Cover These expert tips will help you manage your mental well-being during quarantine (Photo: Getty Images)

Mind Hong Kong’s clinical advisor, Odile Thiang gives her expert tips on how to manage your mental health during quarantine

Hong Kong has seen a resurgence in the number of daily Covid-19 cases, causing the government to bring back strict social distancing rules right after the new year and leading up to the Chinese New Year.

For many, this disruption in the sense of normalcy that people have tried to live with during the pandemic has once again caused stress. With a rise in cases, business closures and dinner dine-in bans, this also means a lot of people are quarantined which itself is a challenge given how long we’ve all been tackling the pandemic.

Tatler sought the help of Odile Thiang, a clinical advisor at Mind Hong Kong, a mental health charity. Currently finishing her fourth 21-day hotel quarantine, Thiang gives us her expert tips—based on her own experience—on how to manage our mental well-being during quarantine.

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1. Have a routine

Odile Thiang: A good routine is key. Quarantine can feel like a time-black hole, where hours and days blend together. With regards to the pandemic in general—the frequent changes in our daily lives, due to changes in safety measures—can disrupt our daily routines. All of these disruptions to our routine can negatively impact our mental health.

Routines help us create structure and stability as well as give us a sense of accomplishment throughout the day. Routines have been shown to reduce stress levels and contribute to improved sleep, both of which are central to positive mental health.

The way I’ve managed my routine through quarantine has been to be diligent with my daily routine. I wake up at the same time, every day and include two exercise sessions (morning and afternoon) each of which signals the beginning and end of my day.

I keep to my normal working hours during the day and have some downtime before bedtime. Over the weekend, I’m a little more flexible but generally keep to my structure, ensuring I schedule movement into my day through walking and yoga.

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2. Get enough sleep

Odile Thiang: Sleep is so important to our day to day functioning and our mental health wellbeing. This really should be part of your routine.

Make sure you wake up and go to sleep around the same time daily, with flexibility on the weekend. Sleep disruption puts us at risk of poor mental health and can be a symptom of mental health struggle.

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3. Exercise, exercise, exercise

Odile Thiang: Throughout several studies, exercise has been shown to be preventative and therapeutic for mental ill-health. Therefore, planning for daily exercise or movement is essential.

Getting an exercise bike, foldable treadmill, weights or a yoga mat can be helpful. There are also lots of free exercise apps and videos on YouTube.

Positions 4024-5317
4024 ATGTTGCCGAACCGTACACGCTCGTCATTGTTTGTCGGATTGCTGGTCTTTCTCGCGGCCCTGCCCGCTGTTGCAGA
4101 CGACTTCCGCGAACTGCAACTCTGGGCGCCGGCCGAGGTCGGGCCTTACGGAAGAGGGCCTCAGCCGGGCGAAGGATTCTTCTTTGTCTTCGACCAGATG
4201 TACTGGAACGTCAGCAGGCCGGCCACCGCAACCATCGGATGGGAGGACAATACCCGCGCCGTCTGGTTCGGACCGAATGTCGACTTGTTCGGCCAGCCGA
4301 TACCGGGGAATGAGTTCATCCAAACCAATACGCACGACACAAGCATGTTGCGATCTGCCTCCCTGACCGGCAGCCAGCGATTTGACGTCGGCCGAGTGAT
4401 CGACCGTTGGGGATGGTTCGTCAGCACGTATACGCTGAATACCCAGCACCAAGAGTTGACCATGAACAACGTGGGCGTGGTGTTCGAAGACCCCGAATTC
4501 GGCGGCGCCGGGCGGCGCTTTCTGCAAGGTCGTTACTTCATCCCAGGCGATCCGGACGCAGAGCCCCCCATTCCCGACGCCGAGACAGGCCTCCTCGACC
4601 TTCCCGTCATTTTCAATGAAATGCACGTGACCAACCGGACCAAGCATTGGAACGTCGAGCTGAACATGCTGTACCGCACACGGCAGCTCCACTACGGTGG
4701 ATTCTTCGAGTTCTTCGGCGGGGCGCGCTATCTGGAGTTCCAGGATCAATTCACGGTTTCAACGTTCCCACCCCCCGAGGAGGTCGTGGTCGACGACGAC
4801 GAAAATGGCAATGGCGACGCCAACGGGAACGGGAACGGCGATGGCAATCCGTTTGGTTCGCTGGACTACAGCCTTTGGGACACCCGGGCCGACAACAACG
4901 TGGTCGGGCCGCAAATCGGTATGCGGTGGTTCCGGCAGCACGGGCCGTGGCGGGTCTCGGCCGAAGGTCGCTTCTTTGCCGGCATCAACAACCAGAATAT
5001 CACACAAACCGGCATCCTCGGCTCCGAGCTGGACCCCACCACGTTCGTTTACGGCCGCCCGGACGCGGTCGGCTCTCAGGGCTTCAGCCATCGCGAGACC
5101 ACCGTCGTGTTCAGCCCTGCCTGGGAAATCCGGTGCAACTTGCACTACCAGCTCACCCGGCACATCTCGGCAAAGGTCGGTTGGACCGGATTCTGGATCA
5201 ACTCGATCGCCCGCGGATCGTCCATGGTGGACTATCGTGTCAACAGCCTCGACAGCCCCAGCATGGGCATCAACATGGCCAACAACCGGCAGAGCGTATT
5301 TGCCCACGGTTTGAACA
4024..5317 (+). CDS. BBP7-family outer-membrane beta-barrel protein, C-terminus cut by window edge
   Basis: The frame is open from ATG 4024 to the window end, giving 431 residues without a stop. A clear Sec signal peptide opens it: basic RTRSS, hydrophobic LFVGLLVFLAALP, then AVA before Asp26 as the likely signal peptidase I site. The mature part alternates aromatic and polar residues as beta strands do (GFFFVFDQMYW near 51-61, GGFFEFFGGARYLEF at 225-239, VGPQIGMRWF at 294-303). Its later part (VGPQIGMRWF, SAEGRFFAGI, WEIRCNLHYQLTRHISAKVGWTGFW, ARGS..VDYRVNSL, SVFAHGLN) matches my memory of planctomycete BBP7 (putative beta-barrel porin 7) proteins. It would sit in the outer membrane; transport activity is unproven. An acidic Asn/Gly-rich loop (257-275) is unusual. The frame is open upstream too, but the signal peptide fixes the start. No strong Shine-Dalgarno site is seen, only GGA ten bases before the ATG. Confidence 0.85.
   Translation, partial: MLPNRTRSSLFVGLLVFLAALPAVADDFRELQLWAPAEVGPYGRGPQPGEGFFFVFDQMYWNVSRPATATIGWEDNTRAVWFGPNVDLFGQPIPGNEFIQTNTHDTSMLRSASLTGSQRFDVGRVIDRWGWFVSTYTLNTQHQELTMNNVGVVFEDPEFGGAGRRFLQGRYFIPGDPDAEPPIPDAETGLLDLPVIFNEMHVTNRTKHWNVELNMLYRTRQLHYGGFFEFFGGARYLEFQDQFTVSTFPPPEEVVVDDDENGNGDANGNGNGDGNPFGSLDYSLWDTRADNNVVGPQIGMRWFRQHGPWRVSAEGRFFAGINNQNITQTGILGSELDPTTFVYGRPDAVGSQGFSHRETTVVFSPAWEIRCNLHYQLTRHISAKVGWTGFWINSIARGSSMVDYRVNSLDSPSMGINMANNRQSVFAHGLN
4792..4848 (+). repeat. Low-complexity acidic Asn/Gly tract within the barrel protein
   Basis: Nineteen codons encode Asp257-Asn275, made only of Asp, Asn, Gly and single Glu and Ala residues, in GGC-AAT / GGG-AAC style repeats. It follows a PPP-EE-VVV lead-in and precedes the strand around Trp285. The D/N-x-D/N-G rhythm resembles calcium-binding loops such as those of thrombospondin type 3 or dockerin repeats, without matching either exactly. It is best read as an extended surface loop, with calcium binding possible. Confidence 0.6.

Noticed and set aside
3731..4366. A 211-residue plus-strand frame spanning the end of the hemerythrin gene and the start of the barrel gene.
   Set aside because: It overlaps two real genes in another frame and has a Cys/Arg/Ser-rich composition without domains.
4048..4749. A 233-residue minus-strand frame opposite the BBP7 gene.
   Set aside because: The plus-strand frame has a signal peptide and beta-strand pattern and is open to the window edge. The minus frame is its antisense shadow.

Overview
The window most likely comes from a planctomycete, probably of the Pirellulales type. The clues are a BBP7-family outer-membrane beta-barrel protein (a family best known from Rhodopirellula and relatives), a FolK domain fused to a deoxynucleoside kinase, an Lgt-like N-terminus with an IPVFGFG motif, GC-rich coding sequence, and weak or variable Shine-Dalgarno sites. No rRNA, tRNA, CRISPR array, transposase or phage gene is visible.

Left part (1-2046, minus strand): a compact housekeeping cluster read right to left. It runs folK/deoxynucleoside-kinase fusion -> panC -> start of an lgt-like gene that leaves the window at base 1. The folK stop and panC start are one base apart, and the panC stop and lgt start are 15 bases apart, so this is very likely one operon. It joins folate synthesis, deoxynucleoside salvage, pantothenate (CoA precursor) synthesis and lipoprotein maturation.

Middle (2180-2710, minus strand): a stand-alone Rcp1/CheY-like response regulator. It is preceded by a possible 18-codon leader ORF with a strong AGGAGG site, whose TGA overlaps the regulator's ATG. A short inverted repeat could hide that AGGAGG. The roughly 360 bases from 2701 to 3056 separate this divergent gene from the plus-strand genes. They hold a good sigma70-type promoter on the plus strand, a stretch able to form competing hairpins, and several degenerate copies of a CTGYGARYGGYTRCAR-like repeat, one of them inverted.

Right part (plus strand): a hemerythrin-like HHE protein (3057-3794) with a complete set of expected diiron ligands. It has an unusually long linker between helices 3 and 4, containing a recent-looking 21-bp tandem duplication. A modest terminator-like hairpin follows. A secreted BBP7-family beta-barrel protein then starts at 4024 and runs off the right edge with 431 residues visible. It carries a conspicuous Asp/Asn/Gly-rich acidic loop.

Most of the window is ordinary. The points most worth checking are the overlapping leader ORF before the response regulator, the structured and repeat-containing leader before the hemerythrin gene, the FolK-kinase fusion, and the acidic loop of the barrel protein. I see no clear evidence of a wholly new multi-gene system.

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4. Keep yourself busy

Odile Thiang: Whether it is due to quarantine or disruptions or cancellations due to the social distancing measures, you want to keep yourself busy. I have been lucky enough to be able to shift my work online which has kept me busy throughout the day.

If you’re not able to do that, I recommend signing up for a free online course on a topic you’re are interested in. You can also learn or practise a new language or get crafty by planning personal projects, like sorting your photos and creating albums.

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5. Stay connected

Odile Thiang: One of the side effects of quarantine and social distancing is isolation. But with the help of technology, we can help reduce social isolation. It’s essential for us to set up a time to connect with family and friends throughout our quarantine period. I’ve found it helpful to call my sister regularly.

If you are receiving support from a mental health professional discuss the possibility of continuing that support virtually, most therapists are utilising virtual telehealth. If you feel that you need support, reach out to clinics and organisations and ask about their virtual resources.

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6. Be kind to yourself

Odile Thiang: This is a difficult time and even with meticulous planning and scheduling, not everything will go perfectly well and that’s okay.

It’s okay to have off or bad days. It’s okay to blow your routine some days and miss a workout here and there. Be gentle and kind to yourself, knowing that you’re doing the best you can.

Read also: 9 Easy Ways to Practice Self-Care at Home During a Pandemic


The Mind Hong Kong team has put together a self-help workbook for those struggling. You can read it here and here. For their full list of resources, please visit the official website.

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